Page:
Government to buy 520,000 tons of rice  


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December 22, 2006
The Jakarta Post, Jakarta

The government has decided to import 520,000 tons of rice up until the end of March to secure supplies and stabilize prices, which have continued to rise and could result in higher-than-expected inflation.

Vice President Jusuf Kalla said in a press conference Thursday that rice imports were needed to cover possible shortfalls in the national rice buffer stock, which has been declining due to recent market interventions designed to contain prices, and the provision of subsidized rice to the poor.

"Why are we importing? For the sake of the nation's food security. We don't want to take any risks," he said.

"We will import rice for the national buffer stock up until the harvest in March."

Kalla said the government, through the State Logistics Agency (Bulog), would start accepting offers for imported rice supplies this week.

He explained that the government had calculated rice import needs at 160,000 tons for January and February respectively, with another 200,000 tons being required to further secure supplies.

Bulog has been releasing up to 250,000 tons per month from the national stock to secure supplies and keep rice prices stable.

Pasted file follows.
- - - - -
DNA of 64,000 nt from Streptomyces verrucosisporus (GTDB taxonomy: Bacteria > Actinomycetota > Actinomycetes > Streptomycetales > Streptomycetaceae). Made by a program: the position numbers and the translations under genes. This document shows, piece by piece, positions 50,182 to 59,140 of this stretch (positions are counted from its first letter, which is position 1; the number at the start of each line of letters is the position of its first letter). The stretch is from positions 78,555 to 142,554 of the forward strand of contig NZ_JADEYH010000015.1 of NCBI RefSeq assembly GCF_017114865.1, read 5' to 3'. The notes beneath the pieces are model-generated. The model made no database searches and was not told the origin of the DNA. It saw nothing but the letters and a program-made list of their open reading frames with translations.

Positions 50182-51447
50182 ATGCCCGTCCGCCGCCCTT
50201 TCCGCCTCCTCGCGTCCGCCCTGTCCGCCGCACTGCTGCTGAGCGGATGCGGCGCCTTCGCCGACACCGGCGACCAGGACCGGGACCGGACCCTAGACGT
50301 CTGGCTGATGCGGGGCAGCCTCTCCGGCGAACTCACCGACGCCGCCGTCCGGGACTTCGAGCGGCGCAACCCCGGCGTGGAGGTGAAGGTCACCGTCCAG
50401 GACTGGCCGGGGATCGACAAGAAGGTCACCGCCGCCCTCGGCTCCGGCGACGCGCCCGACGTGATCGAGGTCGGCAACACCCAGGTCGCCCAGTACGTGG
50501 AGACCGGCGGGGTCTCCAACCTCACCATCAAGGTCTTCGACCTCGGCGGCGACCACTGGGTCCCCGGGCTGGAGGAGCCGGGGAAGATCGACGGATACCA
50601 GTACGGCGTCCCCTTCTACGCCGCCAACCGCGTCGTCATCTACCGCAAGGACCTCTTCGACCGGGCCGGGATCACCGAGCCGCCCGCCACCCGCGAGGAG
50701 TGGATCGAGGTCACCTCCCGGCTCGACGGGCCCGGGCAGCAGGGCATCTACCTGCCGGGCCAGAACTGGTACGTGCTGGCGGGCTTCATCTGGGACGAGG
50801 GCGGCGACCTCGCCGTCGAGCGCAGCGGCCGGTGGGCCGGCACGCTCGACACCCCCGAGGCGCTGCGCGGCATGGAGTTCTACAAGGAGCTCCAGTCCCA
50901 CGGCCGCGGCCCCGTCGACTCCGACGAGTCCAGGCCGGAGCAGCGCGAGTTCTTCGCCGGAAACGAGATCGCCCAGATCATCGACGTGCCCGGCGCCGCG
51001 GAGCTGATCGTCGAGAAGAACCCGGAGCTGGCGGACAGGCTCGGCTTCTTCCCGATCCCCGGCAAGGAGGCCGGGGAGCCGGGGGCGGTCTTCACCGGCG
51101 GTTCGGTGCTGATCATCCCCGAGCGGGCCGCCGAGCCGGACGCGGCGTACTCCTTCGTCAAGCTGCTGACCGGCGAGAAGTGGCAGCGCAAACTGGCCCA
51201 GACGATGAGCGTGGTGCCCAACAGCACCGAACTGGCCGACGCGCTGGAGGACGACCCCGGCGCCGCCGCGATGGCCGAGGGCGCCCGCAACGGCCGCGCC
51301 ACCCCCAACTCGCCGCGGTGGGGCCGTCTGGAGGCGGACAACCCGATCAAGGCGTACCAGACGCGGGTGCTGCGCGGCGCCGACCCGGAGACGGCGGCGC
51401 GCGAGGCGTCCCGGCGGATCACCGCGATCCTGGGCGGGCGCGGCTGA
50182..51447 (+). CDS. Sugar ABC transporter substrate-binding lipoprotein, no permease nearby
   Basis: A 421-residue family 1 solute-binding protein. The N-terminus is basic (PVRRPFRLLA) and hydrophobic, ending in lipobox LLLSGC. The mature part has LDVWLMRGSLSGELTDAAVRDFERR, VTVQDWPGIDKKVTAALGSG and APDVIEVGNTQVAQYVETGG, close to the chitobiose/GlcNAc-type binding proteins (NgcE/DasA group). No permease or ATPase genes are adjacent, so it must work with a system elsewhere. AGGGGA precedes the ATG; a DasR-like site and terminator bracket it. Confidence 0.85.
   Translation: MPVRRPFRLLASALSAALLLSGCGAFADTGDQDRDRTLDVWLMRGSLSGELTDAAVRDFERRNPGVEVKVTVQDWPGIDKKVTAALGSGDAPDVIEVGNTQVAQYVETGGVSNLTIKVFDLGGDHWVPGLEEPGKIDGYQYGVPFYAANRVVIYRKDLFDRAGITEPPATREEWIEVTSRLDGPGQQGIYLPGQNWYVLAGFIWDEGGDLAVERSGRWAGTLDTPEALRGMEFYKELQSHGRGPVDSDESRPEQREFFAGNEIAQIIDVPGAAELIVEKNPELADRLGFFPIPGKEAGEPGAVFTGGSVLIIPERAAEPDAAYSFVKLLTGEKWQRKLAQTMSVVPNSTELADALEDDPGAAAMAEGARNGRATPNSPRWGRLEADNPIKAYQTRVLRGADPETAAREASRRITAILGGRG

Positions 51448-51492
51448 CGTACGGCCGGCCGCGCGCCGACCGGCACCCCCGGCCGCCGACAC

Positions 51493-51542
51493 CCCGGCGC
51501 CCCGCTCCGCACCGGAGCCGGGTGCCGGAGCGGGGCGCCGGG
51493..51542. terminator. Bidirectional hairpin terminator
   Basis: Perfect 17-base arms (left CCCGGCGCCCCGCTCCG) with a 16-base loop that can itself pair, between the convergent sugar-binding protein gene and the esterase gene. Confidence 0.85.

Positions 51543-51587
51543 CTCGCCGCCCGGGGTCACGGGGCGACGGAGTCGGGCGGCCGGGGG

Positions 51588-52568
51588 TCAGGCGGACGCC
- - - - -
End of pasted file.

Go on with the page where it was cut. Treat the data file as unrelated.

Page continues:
The government considers one million tons as a safe level for the national rice stock. The stock could become critical if it is not replenished and, for example, a natural disaster were to occur, Kalla said.

The Vice President gave assurances that the decision to import rice would not prejudice rice growers, especially given that many growers now found themselves in a position where they had to buy rice.

"The government wants to bring rice prices back down to around Rp 4,000 (44 U.S. cents) per kilogram, the level that prevailed in November," he said.

The price of rice has recently surged to Rp 5,000 per kilogram. Although rice prices usually rise between the harvest and the end of the year, this year the rise has been exceptional, suggesting distribution problems and possible speculative hoarding.

Rising rice prices could also derail the year-long effort to bring down inflation, which slowed to an on-year level of 5.3 percent in November after having reached 17 percent at the beginning of the year.

In its latest report on Indonesia, the World Bank suggested lifting the ban on rice imports as it had contributed to a 33 percent increase in rice prices over the year, and, as a result, swollen the ranks of the poor.

Kalla said that the decision to resume rice imports had been discussed with President Susilo Bambang Yudhoyono, who had instructed that the efforts to secure supplies be expedited, and that subsidized rice continue to be distributed to the poor.

Kalla, therefore, expressed the wish that the issue would not become politicized.

However, the decision has already been met with objections from the Indonesian Farmers Association (HKTI), which offered to help the government procure additional supplies from local rice surpluses in a bid to stave off imports.